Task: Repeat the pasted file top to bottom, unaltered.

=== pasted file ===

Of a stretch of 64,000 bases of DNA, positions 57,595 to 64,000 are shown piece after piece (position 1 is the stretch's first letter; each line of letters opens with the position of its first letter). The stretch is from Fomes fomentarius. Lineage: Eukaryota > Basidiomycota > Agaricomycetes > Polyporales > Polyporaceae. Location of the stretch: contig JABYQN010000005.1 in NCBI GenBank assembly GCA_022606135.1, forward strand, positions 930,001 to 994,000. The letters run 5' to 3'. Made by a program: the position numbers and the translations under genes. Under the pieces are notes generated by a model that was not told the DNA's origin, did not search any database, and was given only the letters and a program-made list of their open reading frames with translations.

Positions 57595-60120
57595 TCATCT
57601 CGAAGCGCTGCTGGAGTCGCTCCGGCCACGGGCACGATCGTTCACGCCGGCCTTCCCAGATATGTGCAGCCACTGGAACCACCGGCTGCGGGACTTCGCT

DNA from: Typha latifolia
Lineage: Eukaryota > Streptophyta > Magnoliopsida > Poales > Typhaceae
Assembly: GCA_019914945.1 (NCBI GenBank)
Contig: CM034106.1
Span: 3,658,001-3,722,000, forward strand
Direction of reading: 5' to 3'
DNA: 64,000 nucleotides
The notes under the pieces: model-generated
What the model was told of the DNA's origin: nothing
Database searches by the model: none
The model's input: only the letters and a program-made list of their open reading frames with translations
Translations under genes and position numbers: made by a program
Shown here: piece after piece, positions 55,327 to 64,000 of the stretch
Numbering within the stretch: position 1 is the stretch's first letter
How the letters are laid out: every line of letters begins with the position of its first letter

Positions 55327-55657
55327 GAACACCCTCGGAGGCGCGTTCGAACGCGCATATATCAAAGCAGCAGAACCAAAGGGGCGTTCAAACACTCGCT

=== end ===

Of a stretch of 64,000 bases of DNA, positions 57,595 to 64,000 are shown piece after piece (position 1 is the stretch's first letter; each line of letters opens with the position of its first letter). The stretch is from Fomes fomentarius. Lineage: Eukaryota > Basidiomycota > Agaricomycetes > Polyporales > Polyporaceae. Location of the stretch: contig JABYQN010000005.1 in NCBI GenBank assembly GCA_022606135.1, forward strand, positions 930,001 to 994,000. The letters run 5' to 3'. Made by a program: the position numbers and the translations under genes. Under the pieces are notes generated by a model that was not told the DNA's origin, did not search any database, and was given only the letters and a program-made list of their open reading frames with translations.

Positions 57595-60120
57595 TCATCT
57601 CGAAGCGCTGCTGGAGTCGCTCCGGCCACGGGCACGATCGTTCACGCCGGCCTTCCCAGATATGTGCAGCCACTGGAACCACCGGCTGCGGGACTTCGCT

DNA from: Typha latifolia
Lineage: Eukaryota > Streptophyta > Magnoliopsida > Poales > Typhaceae
Assembly: GCA_019914945.1 (NCBI GenBank)
Contig: CM034106.1
Span: 3,658,001-3,722,000, forward strand
Direction of reading: 5' to 3'
DNA: 64,000 nucleotides
The notes under the pieces: model-generated
What the model was told of the DNA's origin: nothing
Database searches by the model: none
The model's input: only the letters and a program-made list of their open reading frames with translations
Translations under genes and position numbers: made by a program
Shown here: piece after piece, positions 55,327 to 64,000 of the stretch
Numbering within the stretch: position 1 is the stretch's first letter
How the letters are laid out: every line of letters begins with the position of its first letter

Positions 55327-55657
55327 GAACACCCTCGGAGGCGCGTTCGAACGCGCATATATCAAAGCAGCAGAACCAAAGGGGCGTTCAAACACTCGCT